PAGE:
of a grasshopper-nymph
o n g s t a l k o f g r a s s...acast-offhusk
discovered by thecouple
aboard the ferry
.andmoving.....toward the backrowseats
o p e n m
y h a n d s
lift the husk out
to show them
left this behind'
E y S q u
let the wind take it
l i n g u s........a w
p u t t e
r s backto life
Fort Matanzas deserted
crabs duel...among oyster shells
In October, 1565, Pedro Menendez de Aviles slaughtered over 250 surviving castaways.
French Huguenots from Fort Caroline to the north who were advancing to attack
the incoming Spanish settlers. Shipwrecked by hurricane. Blocked by the inlet.
On the peninsula's mainland, the Spaniards established San Agustin, which would
become the oldest continual colony in the country. 100 years later, and taking
84 years to complete, quarrying of the native *coquina stone was begun for construction
of Castillo de San Marcos, overlooking the bay of San Agustin. And almost 200
years after the massacres, a "back door" fort was erected of the same
stone on a barrier island at the mouth of the inlet, *Ft. Matanzas; a small, but
effective sentinel. Here, soldiers guarded the waterway and the colony of San
Agustin. Now, from the British and any other enemies. Not long afterward, in 1763,
all of "La Florida" was ceded to the British in exchange for captive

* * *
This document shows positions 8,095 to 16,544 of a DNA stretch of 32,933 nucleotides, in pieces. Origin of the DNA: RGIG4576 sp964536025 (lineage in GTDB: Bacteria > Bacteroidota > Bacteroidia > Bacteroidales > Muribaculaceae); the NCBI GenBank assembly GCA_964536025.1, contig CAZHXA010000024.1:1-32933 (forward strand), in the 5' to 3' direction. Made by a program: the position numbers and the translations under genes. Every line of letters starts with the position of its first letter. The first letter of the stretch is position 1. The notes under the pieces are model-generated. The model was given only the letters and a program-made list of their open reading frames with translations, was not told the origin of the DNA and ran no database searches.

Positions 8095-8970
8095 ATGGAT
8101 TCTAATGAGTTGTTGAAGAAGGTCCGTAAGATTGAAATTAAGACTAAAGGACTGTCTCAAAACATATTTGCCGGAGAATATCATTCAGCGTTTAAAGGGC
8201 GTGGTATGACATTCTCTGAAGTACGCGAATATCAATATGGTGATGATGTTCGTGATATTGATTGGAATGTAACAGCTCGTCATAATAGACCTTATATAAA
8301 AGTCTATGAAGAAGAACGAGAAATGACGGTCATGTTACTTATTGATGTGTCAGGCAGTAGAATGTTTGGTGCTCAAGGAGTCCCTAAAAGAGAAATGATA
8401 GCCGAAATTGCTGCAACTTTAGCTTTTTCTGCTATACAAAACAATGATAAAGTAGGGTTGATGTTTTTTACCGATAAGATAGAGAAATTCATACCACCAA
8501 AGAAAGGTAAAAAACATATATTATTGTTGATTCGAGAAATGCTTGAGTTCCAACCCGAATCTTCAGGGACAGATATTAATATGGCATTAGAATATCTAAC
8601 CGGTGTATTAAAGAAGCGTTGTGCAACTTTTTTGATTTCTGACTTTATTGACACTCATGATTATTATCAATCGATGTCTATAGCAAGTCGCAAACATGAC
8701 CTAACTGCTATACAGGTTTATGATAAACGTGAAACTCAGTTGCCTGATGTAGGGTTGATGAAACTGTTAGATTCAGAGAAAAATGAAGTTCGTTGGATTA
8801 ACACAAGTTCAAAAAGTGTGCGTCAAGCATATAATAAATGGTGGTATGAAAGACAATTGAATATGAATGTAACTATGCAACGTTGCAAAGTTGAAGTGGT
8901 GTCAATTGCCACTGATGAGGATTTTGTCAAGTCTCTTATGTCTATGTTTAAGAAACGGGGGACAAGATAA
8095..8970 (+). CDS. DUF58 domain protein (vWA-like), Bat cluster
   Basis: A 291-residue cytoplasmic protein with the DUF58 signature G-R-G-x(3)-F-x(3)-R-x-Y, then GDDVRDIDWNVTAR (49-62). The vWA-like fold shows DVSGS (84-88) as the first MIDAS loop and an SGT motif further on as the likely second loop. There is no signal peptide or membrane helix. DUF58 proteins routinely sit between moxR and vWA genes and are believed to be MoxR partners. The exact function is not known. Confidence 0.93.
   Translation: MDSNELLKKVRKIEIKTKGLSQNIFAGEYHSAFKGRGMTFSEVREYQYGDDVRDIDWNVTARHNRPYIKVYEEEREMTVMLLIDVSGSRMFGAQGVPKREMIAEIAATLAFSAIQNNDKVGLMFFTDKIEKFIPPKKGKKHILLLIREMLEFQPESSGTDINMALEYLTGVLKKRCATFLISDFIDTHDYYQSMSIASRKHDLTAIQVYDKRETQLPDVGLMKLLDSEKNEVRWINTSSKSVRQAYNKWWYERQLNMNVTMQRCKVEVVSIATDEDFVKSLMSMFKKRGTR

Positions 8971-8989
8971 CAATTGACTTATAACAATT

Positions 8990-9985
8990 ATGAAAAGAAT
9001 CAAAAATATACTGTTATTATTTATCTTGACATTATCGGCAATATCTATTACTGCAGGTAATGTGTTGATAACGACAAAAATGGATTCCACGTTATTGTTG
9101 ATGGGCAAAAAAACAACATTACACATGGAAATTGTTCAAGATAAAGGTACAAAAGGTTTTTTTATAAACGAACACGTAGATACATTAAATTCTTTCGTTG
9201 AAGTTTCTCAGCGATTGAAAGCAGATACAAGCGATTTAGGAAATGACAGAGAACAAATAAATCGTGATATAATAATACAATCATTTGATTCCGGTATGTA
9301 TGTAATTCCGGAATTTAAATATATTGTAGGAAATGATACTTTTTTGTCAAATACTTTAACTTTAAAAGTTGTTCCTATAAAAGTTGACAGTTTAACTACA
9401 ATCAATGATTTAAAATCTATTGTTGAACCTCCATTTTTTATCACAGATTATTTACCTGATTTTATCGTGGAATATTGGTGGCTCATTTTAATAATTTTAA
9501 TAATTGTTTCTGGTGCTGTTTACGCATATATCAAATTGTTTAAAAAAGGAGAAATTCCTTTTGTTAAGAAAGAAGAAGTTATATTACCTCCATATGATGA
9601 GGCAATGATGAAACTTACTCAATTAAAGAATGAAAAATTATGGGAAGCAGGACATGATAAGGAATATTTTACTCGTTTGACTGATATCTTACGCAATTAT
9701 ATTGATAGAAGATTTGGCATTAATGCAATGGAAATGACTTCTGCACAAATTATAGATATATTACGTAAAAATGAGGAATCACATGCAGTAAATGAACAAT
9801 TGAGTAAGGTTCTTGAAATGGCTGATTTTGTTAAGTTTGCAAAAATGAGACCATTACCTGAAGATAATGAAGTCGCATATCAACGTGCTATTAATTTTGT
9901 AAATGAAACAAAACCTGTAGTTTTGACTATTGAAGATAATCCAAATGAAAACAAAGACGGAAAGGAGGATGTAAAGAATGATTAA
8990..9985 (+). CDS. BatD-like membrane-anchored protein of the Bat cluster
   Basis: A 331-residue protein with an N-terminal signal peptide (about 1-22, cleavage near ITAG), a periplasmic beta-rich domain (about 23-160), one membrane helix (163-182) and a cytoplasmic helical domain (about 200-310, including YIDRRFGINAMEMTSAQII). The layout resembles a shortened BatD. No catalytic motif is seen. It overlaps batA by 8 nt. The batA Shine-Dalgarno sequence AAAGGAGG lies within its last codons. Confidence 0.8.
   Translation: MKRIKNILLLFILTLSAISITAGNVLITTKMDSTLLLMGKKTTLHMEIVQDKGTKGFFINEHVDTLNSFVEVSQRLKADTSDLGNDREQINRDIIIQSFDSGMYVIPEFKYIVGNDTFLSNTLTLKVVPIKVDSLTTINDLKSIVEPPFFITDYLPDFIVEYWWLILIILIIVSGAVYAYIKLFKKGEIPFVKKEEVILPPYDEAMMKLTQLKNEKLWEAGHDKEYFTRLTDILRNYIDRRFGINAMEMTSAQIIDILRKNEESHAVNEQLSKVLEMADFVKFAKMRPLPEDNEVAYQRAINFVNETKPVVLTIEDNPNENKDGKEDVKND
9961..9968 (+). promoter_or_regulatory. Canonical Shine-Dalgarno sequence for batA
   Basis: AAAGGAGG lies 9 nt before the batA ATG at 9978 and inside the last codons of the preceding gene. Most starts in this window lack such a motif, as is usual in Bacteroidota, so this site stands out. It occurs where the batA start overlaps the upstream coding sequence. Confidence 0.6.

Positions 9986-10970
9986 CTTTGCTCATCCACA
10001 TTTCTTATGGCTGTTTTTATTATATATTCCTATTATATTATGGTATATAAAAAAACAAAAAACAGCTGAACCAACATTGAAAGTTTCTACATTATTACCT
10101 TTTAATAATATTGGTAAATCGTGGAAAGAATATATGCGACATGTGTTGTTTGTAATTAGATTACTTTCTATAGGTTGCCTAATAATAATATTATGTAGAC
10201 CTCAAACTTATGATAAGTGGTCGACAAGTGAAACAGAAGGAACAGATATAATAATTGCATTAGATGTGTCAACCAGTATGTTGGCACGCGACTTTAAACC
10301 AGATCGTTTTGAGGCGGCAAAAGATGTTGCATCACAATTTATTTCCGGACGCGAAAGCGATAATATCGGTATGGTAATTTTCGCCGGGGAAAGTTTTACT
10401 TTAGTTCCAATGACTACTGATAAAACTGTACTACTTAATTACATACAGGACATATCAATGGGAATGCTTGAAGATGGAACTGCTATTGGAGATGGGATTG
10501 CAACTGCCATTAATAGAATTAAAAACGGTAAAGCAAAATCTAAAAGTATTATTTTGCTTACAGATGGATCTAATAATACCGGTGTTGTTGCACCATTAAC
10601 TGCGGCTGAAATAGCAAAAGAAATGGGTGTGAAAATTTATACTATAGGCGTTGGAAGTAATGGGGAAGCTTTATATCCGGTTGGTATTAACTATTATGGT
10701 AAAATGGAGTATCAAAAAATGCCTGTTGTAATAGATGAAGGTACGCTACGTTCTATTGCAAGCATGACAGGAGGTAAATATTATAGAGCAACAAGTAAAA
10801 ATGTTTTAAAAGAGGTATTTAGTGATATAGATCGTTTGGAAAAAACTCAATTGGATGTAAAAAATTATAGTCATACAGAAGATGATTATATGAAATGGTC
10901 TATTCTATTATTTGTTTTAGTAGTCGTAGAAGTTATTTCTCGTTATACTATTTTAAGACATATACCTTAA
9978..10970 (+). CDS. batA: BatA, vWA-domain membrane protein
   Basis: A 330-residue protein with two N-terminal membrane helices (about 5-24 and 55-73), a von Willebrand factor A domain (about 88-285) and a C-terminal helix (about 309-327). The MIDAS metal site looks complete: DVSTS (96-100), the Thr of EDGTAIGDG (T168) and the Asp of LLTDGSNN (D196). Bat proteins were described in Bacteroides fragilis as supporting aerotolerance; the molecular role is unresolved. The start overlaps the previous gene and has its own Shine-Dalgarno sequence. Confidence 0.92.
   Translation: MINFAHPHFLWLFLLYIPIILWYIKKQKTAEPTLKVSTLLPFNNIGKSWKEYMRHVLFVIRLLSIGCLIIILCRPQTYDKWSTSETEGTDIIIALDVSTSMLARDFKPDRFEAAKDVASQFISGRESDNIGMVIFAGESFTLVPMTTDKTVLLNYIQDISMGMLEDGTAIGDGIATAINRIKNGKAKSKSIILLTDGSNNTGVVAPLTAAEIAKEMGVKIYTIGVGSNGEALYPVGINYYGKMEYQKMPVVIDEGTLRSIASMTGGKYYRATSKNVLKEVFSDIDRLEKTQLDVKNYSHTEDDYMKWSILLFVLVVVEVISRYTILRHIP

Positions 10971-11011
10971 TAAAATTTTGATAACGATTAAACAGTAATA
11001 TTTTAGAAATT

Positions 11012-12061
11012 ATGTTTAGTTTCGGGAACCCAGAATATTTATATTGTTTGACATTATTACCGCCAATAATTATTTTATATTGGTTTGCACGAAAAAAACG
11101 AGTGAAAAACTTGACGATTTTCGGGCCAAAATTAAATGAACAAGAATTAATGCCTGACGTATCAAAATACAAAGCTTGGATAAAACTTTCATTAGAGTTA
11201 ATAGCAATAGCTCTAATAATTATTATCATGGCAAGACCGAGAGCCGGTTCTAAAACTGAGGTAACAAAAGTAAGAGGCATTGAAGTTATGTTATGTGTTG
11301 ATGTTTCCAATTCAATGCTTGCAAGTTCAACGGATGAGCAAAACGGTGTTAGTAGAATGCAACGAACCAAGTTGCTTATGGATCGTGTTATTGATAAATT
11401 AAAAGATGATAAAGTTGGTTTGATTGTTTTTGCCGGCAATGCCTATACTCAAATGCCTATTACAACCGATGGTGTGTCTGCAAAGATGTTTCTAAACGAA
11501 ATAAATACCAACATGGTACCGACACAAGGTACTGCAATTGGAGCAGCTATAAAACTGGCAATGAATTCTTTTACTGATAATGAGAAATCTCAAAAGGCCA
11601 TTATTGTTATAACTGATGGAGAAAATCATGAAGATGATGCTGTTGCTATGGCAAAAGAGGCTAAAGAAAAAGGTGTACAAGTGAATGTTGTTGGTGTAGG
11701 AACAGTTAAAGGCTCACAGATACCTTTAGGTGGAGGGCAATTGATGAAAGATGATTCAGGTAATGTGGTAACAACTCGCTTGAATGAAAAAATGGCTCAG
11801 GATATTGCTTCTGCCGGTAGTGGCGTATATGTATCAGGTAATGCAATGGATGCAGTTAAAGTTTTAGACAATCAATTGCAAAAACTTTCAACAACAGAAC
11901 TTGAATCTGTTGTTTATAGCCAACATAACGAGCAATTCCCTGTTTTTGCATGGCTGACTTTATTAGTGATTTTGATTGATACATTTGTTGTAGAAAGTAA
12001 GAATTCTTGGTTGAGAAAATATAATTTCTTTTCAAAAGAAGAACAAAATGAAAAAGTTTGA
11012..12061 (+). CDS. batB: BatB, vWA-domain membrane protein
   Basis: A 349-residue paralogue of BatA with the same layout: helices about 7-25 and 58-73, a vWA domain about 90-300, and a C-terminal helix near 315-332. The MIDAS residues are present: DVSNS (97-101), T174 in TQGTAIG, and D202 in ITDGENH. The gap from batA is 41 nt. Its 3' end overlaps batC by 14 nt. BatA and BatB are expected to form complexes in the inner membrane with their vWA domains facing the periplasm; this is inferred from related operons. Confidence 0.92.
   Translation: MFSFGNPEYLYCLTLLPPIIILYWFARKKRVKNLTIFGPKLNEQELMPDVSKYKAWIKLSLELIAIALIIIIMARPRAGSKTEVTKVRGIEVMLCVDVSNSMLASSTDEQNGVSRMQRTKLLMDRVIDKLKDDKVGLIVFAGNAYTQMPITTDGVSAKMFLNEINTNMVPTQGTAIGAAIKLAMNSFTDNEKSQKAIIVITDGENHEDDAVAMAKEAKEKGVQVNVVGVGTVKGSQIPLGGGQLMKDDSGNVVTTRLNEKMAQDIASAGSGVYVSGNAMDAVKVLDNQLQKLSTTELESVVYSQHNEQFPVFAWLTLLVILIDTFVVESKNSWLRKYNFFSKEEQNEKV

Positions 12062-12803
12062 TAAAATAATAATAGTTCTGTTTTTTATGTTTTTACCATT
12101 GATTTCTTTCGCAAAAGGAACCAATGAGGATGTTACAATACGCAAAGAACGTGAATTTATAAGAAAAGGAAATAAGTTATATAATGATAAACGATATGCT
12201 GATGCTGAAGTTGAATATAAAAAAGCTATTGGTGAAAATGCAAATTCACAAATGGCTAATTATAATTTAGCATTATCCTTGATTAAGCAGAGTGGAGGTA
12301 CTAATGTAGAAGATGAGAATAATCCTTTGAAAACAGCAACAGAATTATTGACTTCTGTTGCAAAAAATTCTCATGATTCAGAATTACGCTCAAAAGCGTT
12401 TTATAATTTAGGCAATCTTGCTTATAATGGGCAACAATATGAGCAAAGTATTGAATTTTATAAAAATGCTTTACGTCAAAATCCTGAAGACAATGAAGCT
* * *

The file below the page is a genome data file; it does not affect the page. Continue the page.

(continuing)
Havana, capital of Cuba. "La Florida" would become "Florida"
when it became United States territory; San Agustin is now known by the English
pronunciation: St. (Saint) Augustine.
*coquina stone: "coquina" is Spanish for "little shell"; the
porous stone is a native sedimentary lime calcification consisting of masses of
tiny coquina clamshells and shell fragments. The underlying foundation of
Anastasia Island, the soft quarried stone hardens as it dries. Walls
constructed of coquina could absorb cannon balls to a limited depth, whence they
would be pried out and returned in fire on the invading enemy.
*Matanzas: Spanish for "slaughters"
D.W. (Debi) Bender resides in Orlando, Florida, USA, where she has lived for the
past dozen years or so. Her interest in combining her visual arts with her poetry
began many years ago. At times she has experimented with concrete poetry, which
eventually found its way into her haiku, haiku series, and "art-haiku"
(contemporary "haiga") after she rediscovered haiku on the internet
in 1999. Since that time, she has been exploring the combination of visual
arts and poetry in her haiku, tanka, "ren" (new-renga) forms, sijo, haibun
and multi-genre poems. She has combined haibun with her artwork, photography,
and concrete text-visuals, using the text to illustrate and expand meaning,
as she has done in "Departure from Rattlesnake Island."
her multimedia efforts through the Japanese poetic forms as hybrid styles.
Her art-poetry is meant to be different from Japanese haiga and haibun, but in
their own right, a Western style of art which has grown "out from" Japanese
forms, borrowing from their concepts for inspiration.
Debi has worked
with the World Haiku Club in various aspects since 2000, and is WHC's Deputy Chairman
and the Editor-in-Chief of its online magazine, World Haiku Review.
Haiku Club (WHC Official
Haiku Review (magazine of WHC)
Lanterns (Personal Website)